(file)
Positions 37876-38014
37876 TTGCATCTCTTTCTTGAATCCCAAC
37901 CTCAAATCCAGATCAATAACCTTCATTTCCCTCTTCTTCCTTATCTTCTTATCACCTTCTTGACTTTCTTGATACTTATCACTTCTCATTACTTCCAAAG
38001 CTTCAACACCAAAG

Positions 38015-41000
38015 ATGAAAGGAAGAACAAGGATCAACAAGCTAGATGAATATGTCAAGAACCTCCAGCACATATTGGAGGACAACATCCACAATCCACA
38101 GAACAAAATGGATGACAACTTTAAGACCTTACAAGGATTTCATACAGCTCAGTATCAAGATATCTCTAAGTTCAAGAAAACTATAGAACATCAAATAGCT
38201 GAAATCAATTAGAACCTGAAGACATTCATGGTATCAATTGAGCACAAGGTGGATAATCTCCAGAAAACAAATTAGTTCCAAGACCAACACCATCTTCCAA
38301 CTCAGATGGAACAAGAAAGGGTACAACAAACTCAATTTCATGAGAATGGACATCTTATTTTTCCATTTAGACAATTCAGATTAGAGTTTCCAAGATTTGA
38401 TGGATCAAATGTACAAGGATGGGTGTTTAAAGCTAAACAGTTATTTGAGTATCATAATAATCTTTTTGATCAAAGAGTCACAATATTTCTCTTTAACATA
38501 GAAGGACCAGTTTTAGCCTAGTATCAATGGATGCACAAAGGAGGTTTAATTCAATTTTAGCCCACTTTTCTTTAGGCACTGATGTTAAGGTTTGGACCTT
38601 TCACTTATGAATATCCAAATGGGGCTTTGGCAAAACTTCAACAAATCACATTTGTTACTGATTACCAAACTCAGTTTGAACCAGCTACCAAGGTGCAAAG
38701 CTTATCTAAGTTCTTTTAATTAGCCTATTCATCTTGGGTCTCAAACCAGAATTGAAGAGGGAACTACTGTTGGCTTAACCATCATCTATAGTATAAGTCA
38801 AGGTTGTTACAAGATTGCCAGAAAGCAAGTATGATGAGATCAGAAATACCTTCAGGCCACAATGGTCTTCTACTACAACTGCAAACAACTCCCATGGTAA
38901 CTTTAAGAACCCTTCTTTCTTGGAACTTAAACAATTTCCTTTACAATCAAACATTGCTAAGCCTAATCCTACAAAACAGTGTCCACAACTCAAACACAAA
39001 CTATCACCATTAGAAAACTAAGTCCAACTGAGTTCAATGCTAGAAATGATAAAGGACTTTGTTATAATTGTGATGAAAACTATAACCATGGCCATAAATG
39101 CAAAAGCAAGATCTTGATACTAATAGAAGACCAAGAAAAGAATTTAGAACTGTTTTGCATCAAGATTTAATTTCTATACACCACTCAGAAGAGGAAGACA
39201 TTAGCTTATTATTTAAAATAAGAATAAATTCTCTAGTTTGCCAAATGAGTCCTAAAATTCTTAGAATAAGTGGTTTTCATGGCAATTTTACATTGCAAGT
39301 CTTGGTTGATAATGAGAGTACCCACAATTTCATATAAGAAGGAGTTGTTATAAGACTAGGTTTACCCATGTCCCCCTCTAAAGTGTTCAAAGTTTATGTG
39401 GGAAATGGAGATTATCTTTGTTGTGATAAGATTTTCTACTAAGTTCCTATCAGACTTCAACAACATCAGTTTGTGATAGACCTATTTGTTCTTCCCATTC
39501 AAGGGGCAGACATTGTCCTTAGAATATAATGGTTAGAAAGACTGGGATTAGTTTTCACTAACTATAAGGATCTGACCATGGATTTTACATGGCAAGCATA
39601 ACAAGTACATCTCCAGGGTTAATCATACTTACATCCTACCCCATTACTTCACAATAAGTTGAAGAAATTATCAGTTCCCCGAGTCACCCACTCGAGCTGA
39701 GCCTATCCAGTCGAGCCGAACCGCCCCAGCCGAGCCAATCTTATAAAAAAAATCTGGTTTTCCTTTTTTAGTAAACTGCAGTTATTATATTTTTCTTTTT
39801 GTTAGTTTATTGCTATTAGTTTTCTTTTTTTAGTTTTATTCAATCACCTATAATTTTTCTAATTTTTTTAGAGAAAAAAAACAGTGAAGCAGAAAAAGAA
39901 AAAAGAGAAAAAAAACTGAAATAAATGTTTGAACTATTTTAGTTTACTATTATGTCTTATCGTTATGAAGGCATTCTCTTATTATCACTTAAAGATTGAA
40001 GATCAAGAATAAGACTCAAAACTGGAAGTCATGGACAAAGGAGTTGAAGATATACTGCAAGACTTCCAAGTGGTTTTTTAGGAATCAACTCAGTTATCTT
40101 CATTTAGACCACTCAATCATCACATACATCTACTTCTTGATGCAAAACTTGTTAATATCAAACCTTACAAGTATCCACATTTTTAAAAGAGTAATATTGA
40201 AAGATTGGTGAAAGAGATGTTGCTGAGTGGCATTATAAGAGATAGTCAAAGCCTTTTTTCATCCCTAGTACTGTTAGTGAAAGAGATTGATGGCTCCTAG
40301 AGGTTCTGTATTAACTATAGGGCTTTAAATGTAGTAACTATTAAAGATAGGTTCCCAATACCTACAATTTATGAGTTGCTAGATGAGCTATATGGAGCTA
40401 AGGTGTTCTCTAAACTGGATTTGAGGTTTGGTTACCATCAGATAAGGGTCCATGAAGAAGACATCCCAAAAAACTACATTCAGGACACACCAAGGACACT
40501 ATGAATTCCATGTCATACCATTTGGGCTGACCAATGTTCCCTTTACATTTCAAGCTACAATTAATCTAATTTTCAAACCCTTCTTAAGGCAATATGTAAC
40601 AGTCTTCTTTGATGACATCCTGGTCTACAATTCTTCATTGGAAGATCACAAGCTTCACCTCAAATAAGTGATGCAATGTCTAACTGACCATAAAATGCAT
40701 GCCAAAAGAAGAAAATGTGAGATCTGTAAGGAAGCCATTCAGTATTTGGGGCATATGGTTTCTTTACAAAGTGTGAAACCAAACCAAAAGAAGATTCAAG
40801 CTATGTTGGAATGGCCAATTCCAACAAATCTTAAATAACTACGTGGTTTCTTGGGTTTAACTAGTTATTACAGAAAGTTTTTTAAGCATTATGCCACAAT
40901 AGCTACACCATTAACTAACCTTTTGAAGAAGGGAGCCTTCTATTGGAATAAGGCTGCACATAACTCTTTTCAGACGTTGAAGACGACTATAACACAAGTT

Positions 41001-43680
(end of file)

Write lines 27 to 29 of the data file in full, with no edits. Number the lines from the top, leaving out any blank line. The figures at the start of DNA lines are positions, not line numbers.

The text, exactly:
40101 CATTTAGACCACTCAATCATCACATACATCTACTTCTTGATGCAAAACTTGTTAATATCAAACCTTACAAGTATCCACATTTTTAAAAGAGTAATATTGA
40201 AAGATTGGTGAAAGAGATGTTGCTGAGTGGCATTATAAGAGATAGTCAAAGCCTTTTTTCATCCCTAGTACTGTTAGTGAAAGAGATTGATGGCTCCTAG
40301 AGGTTCTGTATTAACTATAGGGCTTTAAATGTAGTAACTATTAAAGATAGGTTCCCAATACCTACAATTTATGAGTTGCTAGATGAGCTATATGGAGCTA